Effectiveness of poverty relief must be monitored
Updated: 2016-03-17 08:10
By Zhang Yunbi(China Daily)
Major General Chen Zhishu shared two alarming lessons when he highlighted the need to check the effectiveness of efforts in eradicating poverty.
"Otherwise, the ongoing campaign to relieve poverty will end up in vain," said the officer who was once part of the nationwide efforts.
Chen, former commander of the Gansu Provincial Military Command, is a son of Chen Geng, a founding general of the People's Liberation Army.
The PLA has long been part of the country's poverty relief missions, offering manpower, funding and other services.
Chen first noted a case in which several households in a remote area received assistance from the PLA.
"The households were truly impoverished, and the area's natural resources reserve was in poor condition. Breeding cattle was then decided as a solution for them," he said.
"The bulls and sheep were bought and sent to them, and training for breeding techniques and purchasing outlets were also considered. ... However, when the army staff returned six months later, all the cattle had been slaughtered for meals or sales," he added.
Chen reminded policymakers that the status of the residents who are helped is "often changing" when poverty relief efforts are being rolled out.
"The villagers may be out of poverty this year but potentially return to poor conditions next year. ... Life skills should be effectively nurtured among those helped to make them help themselves," he said.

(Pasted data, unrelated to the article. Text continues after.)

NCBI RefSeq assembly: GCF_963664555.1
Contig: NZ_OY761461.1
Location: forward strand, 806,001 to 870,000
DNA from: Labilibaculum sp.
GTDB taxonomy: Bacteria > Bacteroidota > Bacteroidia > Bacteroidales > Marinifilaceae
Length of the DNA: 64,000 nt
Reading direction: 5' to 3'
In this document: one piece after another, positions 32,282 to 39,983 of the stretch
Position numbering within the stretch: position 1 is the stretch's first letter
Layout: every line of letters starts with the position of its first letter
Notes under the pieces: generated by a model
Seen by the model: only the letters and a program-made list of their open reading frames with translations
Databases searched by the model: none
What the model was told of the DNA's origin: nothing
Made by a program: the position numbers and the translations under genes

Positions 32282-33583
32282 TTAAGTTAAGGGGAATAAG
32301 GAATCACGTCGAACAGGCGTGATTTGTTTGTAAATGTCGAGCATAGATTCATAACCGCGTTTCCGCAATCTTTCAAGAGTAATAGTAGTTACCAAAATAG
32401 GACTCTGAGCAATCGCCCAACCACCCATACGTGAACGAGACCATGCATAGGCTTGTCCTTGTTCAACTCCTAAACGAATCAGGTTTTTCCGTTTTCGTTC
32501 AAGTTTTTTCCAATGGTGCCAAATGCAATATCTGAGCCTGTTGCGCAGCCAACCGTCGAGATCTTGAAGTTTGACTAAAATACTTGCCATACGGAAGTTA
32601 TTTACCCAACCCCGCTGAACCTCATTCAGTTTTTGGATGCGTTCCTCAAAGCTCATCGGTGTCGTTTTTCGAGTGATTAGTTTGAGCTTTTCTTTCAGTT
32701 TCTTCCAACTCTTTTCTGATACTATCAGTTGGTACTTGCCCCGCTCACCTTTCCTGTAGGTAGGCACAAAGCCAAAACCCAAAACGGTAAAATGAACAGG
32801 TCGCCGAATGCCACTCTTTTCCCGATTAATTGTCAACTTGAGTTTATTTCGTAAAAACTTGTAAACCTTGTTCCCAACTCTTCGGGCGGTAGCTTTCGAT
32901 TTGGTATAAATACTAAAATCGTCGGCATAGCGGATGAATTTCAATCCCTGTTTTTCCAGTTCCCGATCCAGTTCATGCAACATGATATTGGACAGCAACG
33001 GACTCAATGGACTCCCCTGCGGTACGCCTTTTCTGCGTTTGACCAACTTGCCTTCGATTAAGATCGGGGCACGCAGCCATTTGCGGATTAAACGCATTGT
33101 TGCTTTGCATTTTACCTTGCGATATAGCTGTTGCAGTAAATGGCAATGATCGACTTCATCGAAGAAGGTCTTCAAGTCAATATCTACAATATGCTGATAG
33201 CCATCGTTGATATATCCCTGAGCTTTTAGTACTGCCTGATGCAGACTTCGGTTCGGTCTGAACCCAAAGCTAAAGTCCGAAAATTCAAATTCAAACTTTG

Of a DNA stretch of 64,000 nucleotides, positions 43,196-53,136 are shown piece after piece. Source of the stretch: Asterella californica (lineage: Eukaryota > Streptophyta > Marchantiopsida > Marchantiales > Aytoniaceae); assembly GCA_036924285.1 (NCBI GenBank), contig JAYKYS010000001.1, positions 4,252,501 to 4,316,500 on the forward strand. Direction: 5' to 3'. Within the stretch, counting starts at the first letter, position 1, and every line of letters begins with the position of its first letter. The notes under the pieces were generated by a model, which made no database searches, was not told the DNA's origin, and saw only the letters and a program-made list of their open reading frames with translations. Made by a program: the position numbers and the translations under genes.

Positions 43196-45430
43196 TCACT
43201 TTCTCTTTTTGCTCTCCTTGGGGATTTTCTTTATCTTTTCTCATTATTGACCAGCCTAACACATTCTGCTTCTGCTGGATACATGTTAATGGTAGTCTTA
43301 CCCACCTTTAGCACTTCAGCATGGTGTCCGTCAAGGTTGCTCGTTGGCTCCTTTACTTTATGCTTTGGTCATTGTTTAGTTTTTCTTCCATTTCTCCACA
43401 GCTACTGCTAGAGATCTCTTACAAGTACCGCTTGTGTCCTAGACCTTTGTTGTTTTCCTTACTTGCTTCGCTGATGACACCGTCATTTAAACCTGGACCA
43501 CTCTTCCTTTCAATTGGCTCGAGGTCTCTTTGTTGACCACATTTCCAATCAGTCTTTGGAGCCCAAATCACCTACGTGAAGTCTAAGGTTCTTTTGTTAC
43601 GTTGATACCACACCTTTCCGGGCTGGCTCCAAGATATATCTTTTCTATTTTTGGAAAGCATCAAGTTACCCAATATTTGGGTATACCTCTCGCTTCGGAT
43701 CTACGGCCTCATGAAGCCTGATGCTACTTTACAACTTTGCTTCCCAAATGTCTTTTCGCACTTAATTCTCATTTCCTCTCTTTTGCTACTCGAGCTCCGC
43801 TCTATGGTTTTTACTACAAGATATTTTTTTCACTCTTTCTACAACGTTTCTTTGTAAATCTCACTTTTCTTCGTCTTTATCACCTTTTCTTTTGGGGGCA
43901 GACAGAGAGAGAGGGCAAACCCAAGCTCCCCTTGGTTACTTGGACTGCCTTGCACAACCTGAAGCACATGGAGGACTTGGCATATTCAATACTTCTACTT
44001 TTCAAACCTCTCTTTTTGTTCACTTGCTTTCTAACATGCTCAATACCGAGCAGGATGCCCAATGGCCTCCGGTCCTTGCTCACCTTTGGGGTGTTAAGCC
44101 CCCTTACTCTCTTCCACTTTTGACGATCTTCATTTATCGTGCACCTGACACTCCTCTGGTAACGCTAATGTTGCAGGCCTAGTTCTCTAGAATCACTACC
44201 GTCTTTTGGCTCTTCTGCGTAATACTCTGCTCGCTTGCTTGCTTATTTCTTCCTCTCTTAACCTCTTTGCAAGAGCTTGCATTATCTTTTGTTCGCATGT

According to the Government Work Report delivered by Premier Li Keqiang on March 5, 10 million citizens will be lifted out of poverty this year, and 2 million among them will reach the goal through relocation.
In another case, the destination for the migrants turned out to be full of saline-alkali soil, which was not fit for cultivating crops.
"As a result, the villagers had a small harvest that year. Then the local government invested a lot in improving the soil, but there was still little hope of seeing a bumper harvest for a few years to come.
"The villagers were frustrated and then returned to their homelands," said Chen.
The natural capacity of the new destination hosting the migrants should also be taken into account, Chen said.
"If an area could host at most 30,000 residents, accommodating 50,000 will raise an issue on how to tackle the remaining 20,000. The consequences will be seen in water and other resources," he said.
(China Daily 03/17/2016 page6)